version 0.2.1 (Now with planets!)
This is a calendar that shows when you can stargaze. Each stripe on the chart shows a 24-hour period, with midnight in the middle. Where the stripe is light blue, the sun is up. Three levels of twilight are shown in darker blue, and the thin, yellow stripe shows when the moon is up.
First, use the "Location & Time Zone" tab to set up the chart. Now, hover over any location to see the time, date, and moon phase at that point. The program starts with today's date in the center, but you can select a different date above the chart. In the planets tab, you can see the rise and set times of any number of planets at a time. The stripes on the chart are lighter when the planet is below 10°, because viewing a planet at that low an altitude is rarely satisfying.
UT is Universal Time (which is pretty much the same as Greenwich Mean Time). Astronomical events are usually reported in UT, so it is shown on the chart. Twilight has three defined levels, which are named by what you can do during each one. Civil twilight starts at sunset, and at the end, it is too dark for most outdoor activities. At the end of nautical twilight, you can no longer see the ocean against the sky. At the beginning of astronomical twilight, astronomers usually start using their telescopes. (Not always though—some planets are visible even during civil twilight.) At the end of astronomical twilight it is fully dark, and astronomers are happy! The same levels of twilight are seen in reverse in the morning.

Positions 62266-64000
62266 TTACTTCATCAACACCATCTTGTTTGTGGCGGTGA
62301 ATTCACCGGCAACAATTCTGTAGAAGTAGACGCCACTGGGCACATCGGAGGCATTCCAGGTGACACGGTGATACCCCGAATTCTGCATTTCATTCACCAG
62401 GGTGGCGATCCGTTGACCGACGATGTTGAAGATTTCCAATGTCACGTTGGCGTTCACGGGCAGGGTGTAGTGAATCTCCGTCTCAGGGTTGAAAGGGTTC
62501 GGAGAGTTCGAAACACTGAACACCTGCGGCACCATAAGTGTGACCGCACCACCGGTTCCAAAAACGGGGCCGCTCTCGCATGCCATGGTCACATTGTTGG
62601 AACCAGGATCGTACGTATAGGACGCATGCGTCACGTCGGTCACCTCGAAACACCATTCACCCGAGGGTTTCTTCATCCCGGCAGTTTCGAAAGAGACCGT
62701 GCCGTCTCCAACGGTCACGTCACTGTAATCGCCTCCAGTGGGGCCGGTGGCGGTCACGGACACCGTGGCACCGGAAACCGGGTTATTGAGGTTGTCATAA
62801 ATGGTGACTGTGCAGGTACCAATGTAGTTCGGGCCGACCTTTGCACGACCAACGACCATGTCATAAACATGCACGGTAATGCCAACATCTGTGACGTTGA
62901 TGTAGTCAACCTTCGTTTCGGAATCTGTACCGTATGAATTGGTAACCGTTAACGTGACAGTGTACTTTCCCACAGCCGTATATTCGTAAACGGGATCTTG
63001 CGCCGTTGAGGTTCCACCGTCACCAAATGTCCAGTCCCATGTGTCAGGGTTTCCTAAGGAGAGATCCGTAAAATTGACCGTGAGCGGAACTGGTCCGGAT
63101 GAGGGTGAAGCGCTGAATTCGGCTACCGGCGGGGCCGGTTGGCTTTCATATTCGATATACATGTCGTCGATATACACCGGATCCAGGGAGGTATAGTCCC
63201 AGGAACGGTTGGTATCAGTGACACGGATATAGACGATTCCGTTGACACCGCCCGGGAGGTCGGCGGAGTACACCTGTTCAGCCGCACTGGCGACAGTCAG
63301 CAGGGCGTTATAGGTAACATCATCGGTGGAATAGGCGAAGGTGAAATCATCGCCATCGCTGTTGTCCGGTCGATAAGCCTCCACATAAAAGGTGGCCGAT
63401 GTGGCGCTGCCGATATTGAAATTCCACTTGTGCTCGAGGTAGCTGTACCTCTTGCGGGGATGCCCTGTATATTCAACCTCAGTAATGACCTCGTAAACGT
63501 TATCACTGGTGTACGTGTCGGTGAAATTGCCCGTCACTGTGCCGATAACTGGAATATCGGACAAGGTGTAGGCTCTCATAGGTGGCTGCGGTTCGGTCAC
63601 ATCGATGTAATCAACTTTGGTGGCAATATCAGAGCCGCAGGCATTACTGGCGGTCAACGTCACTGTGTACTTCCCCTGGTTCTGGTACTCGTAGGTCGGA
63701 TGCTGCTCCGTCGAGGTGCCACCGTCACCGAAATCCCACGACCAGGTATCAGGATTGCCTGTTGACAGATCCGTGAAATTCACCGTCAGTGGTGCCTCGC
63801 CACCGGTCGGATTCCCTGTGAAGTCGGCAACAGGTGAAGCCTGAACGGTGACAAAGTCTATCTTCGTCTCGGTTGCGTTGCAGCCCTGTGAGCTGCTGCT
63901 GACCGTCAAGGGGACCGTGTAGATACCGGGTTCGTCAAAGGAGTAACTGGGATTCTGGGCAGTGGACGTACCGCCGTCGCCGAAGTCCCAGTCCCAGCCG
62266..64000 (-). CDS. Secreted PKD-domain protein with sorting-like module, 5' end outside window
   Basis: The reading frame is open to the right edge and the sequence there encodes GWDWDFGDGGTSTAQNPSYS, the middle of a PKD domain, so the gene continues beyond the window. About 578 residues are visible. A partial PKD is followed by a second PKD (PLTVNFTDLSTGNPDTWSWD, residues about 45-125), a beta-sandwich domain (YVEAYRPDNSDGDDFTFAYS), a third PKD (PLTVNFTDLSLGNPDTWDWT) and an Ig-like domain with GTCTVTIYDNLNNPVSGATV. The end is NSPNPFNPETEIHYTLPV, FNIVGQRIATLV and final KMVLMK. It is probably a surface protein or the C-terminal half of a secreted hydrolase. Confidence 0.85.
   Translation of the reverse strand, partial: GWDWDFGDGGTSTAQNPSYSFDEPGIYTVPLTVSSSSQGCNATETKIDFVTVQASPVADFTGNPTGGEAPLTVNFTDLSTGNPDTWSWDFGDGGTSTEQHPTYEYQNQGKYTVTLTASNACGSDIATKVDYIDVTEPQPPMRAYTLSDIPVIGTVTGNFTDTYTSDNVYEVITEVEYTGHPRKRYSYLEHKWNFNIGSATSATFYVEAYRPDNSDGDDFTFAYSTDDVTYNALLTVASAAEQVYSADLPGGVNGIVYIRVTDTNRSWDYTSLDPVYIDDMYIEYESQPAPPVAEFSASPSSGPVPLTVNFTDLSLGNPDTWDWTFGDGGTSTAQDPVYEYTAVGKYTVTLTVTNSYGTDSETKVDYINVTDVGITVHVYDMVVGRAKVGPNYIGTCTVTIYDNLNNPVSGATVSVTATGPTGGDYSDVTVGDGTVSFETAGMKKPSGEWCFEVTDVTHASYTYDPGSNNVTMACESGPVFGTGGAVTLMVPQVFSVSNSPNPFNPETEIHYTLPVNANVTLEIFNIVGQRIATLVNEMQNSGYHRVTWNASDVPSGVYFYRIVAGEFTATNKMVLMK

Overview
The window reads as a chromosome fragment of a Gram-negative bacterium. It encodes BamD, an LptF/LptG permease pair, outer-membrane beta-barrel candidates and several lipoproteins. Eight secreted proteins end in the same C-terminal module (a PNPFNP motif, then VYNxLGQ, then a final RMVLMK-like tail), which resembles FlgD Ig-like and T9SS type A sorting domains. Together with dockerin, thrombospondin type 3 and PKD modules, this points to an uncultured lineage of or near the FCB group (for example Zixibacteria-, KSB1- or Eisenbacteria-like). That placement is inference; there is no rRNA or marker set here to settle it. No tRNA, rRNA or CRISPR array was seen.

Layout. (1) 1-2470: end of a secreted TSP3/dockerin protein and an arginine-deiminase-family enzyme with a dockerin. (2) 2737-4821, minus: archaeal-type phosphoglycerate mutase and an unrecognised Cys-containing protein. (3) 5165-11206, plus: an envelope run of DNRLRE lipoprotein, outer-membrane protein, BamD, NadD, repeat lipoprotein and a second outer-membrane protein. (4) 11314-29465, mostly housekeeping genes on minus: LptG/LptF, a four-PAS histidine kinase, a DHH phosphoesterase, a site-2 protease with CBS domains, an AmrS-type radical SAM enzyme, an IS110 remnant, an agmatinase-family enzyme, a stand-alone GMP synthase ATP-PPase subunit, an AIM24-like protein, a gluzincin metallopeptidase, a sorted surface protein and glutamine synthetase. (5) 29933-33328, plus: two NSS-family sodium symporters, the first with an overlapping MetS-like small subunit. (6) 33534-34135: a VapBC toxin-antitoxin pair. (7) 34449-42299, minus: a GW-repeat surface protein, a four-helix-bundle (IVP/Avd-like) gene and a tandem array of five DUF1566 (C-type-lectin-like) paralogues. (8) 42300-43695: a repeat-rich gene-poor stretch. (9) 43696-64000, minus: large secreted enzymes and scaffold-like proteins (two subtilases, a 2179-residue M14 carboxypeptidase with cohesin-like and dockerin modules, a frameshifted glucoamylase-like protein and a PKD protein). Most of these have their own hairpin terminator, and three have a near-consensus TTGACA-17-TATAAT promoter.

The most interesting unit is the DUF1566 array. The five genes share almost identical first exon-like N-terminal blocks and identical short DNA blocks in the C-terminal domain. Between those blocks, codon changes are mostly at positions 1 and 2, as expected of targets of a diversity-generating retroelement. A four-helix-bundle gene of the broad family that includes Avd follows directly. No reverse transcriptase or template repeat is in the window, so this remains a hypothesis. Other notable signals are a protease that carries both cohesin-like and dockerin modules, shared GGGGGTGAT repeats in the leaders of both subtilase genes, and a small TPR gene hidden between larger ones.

Change the location to the South Pole, and step through the months. See what that does to the sky! The other extreme is Quito, Ecuador, right on the equator. In Kashgar, China, you can see what can happen if your country ignores time zones. Look at when the sun sets in June! Use the custom daylight saving time schedule to see what would happen if you set the clocks two hours ahead or behind. This has been proposed before by politicians in the U.S. and Great Britain.
The program is written in Java. The low version number reflects the fact that I have lots of plans for improvements. The next thing I plan to add is a window with Jupiter's moons, but it might be a while—this is only a hobby. I also plan to make a version you can download, so you can run it without coming to this site.
I created pretty much everything you see here, but I had to look up the formulas for finding the positions of objects. Orbital math is tricky! It took me a couple months to write, but they were spread out over more than a year because I'm often too busy. For those who know what it means, it about 6,000 lines of code.
This program runs in Java, so you need the Java browser plug-in to see it. You may have the plug-in installed but have it deactivated in your browser, so check the preferences. If you really don't have it, follow the link above to download it. It's free. In the mean time, here is a picture of what you are missing.
If it used to work, but it doesn't now, that probably means I updated it, and there is a conflict between the two versions. Restarting the browser seems to clear this up.
Let me know what you think of this! If many people find it useful, I will be more likely to spend time on it. Let me know if you find a bug or there is something you don't like, too. I can't allow comments on this page, so please send me an email: